Despite the Covid crisis, dressage competitions have been held throughout the US for the last six months with surprisingly steady rider attendance. Competitors felt the need to escape the grim reality of the pandemic while continuing the development of each horse’s talent. The USDF Regional Finals were also well attended, with competitors happy to return to a semblance of normalcy. While canceling the US Dressage Finals may not have been a popular decision, it was certainly a responsible one.
For many licensed officials, the process of traveling and officiating at shows across the country was sometimes both challenging and daunting. I’d like to share some experiences and observations from a show season which began quite normally and ended as anything but normal. Many of you participated as competitors this year. Let me share what it was like to officiate at these events from the other side of the judge’s stand.
Once USEF allowed regular competitions to proceed, officials had to decide whether to travel to areas geographically removed from home- base. Some judges refused to officiate at locations requiring air transportation and would only drive to shows. Others decided to sit out the competition year completely. Given the risks, these were entirely responsible decisions. Weighing the inherent risks caused these officials to conclude that until a falling of the infection rates occurred paired with an available vaccine, staying at home was the only option.
Others were willing to assume the risks and fly to competitions throughout the US. I was one of these.
Those doing so traveled with masks and eye shields to lessen the risk of infection while in airports. Terminals will fewer passengers allowed us more space at the gates to remain socially distant. Food and drinks were less available, some terminals closed food service at 5 pm and choices were quite limited. Do remember that one does not frequent any airport seeking fine dining.
Once on board a flight, hand sanitizers were distributed to permit passengers to disinfect their hands and seat areas. Snack packages were the only consumables distributed on flights. Many declined the packages to avoid removing face masks mandated on all flights. On my flights (Delta and Southwest), middle seats remained unsold. So long as this was the case, my comfort level in flying remained high. While a bit more demanding of individual safety awareness, these travel considerations were still quite manageable.
Competition Covid protocol varied widely throughout this six-month period. Competition management had to determine safety measures without too much guidance, but always seemed to implement safeguards generously and without too much difficulty. Curiously, the priority from USEF was the Waivers of Liability which were to be completed and signed without exception by all participating in competitions.
For those entering the showgrounds, temperatures were fairly consistently collected by show personnel. Once taken, wrist bands were issued to designate those whose processed and logged in. In many cases, the temperatures recorded were well under 98.6 degrees (calibration of the devices was suspect at times!). I was alarmed to find that each day at one competition, my temperature was lower each day by as much as a half degree! I wondered if rigor mortis would be my condition on the final show day (happily it was not).
Isolation within the judging stands was highly variable. Judges and scribes were usually separated by a plexiglass barrier or distanced by at least 6 feet of space (or both). That fact rarely varied. Facemasks were required at all times during competition and (in my experience) strictly enforced. I heard that some judges were less than happy with this requirement and could be somewhat uncooperative at wearing the mask especially in the heat of the day. At one USDF Regional Final, the TD in charge had a 6-foot measure and would periodically ‘spot- check’ distances between judges and scribes.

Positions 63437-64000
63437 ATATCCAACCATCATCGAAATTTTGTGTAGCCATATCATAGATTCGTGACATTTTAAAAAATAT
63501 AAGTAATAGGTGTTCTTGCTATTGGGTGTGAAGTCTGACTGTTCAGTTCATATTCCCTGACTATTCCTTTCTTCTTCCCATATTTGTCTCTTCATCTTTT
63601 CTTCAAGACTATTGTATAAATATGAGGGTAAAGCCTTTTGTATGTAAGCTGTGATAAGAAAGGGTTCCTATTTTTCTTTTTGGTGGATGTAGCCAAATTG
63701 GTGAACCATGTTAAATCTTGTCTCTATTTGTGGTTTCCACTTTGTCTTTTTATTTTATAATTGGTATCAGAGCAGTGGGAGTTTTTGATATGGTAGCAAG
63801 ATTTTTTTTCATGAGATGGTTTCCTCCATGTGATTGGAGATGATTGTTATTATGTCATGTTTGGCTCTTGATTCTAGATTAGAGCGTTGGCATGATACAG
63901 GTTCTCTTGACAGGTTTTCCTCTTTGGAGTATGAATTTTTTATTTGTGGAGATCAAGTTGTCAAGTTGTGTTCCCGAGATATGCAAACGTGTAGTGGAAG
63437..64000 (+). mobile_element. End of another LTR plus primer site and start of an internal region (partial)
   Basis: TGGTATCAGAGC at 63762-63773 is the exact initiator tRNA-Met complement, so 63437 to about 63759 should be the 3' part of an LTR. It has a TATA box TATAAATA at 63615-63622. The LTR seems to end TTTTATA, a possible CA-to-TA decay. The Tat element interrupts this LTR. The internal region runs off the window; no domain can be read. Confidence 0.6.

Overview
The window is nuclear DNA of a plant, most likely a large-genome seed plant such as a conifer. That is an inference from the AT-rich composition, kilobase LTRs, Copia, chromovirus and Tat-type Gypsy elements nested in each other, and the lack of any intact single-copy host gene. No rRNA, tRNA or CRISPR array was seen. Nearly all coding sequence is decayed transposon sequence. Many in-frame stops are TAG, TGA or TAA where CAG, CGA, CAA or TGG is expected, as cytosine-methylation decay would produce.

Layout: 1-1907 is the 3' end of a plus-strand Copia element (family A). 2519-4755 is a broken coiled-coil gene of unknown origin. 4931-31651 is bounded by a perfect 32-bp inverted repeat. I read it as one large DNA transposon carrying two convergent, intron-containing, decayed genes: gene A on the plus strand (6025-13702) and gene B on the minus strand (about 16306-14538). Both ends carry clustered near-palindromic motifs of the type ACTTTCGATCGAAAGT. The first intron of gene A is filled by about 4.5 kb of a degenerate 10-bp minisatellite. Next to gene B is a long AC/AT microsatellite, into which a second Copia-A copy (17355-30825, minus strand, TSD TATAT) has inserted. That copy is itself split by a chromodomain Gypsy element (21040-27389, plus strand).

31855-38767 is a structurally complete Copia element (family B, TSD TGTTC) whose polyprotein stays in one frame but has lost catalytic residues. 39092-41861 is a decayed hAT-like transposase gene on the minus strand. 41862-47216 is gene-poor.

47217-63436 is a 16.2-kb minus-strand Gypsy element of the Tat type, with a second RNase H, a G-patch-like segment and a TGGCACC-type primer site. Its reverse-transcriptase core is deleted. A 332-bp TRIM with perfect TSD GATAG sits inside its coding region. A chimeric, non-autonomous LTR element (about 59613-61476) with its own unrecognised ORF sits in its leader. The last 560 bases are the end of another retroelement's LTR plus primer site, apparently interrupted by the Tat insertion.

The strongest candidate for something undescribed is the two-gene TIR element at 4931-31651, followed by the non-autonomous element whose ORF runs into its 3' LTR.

With the sudden pandemic, requirements to protect participants were perhaps stringent and overly cautious in the beginning. However once experience at the competitions could be used to guide policy, changes could made when the need for modifications were apparent. For example, USEF mandated a plexiglass sheet to cover the front of the judging stand between the judge and rider. The practicality of this requirement was called into question at one Regional Final when the sun’s reflection made it impossible for the judges to view the rides. It also caused the horses to shy at the sunlight’s reflection. This experience highlighted the impracticality of this requirement- it was soon dropped.
The USEF requirement for food and beverages on the showgrounds was lifted, although many show managers provided this on a complimentary basis. Competitors were most appreciative. Judges look forward to socializing in the evening over dinner. Limited restaurant dining impacted this practice. Frequently Grubhub or Uber-Eats was the only option.
THE COVID 19 COMPETITION YEAR
This show year has been a huge education for officials, show management and exhibitors alike. Many modifications were made as one- time exemptions this year. A good example is the requirement to open and close the arena opening at Regional Finals. This experience may cause this long-standing requirement to be relaxed in the future.
Overall, great flexibility was exhibited by everyone during this competition season while honoring the safety requirements imposed by the virus. Generally, it showed the best in sportsmanship by most everyone in dealing with challenging conditions. We should maintain this positive ‘can do’ attitude once the pandemic is just a distant memory.
About the Author:
David Schmutz is a USEF ‘S’ Dressage Judge, FEI 4* Para Dressage Judge & Bronze-Silver-Gold USDF Medalist.